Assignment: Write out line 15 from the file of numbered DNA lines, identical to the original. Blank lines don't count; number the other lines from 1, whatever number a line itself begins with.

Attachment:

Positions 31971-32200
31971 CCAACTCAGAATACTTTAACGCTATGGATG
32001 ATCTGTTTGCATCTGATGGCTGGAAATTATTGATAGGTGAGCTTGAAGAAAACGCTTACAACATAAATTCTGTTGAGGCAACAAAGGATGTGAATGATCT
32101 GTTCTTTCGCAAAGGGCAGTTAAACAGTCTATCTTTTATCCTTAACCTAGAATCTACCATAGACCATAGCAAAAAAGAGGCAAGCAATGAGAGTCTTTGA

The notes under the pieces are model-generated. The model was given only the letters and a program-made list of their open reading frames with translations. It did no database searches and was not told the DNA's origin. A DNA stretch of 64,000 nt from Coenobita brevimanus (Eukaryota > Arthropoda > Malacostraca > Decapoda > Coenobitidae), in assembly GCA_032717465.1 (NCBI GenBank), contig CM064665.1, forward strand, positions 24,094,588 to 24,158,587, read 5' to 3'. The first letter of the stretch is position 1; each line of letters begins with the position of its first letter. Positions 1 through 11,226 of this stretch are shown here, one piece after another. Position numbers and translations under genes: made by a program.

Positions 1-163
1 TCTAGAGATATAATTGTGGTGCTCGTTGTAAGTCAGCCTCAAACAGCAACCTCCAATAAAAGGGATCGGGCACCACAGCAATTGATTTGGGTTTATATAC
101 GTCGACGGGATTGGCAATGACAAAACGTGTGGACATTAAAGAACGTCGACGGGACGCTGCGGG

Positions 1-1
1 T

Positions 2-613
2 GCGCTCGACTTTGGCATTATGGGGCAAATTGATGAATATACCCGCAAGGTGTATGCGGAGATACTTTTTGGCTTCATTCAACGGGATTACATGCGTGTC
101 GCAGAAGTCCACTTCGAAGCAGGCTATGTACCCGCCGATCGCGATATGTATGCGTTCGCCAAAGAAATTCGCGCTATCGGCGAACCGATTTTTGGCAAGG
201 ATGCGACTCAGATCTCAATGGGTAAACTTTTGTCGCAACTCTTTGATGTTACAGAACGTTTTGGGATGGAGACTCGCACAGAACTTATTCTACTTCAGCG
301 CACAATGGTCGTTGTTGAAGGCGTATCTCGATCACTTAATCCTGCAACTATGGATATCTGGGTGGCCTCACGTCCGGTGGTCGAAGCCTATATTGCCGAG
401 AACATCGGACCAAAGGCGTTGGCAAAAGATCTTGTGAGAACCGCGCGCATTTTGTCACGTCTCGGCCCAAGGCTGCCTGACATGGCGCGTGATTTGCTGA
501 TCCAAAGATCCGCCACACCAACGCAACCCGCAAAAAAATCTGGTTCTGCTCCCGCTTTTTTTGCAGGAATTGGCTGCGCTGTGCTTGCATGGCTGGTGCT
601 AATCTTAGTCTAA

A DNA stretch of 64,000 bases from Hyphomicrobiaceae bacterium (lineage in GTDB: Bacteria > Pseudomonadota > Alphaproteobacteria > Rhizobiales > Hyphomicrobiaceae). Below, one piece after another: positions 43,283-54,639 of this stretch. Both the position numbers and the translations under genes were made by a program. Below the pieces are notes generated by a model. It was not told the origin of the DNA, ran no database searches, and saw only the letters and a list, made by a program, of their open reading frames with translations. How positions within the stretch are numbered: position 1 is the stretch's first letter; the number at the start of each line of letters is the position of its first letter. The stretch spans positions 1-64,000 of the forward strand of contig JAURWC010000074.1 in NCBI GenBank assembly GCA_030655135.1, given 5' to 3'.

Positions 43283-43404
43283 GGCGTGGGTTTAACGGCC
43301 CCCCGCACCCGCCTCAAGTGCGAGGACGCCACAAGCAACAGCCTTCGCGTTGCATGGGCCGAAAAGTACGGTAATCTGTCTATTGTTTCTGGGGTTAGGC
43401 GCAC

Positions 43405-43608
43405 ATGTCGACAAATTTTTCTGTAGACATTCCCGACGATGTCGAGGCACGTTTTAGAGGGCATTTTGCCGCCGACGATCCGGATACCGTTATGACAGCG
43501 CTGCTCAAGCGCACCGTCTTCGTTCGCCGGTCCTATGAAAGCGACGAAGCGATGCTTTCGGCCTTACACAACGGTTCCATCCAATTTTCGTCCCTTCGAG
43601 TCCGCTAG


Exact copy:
301 CACAATGGTCGTTGTTGAAGGCGTATCTCGATCACTTAATCCTGCAACTATGGATATCTGGGTGGCCTCACGTCCGGTGGTCGAAGCCTATATTGCCGAG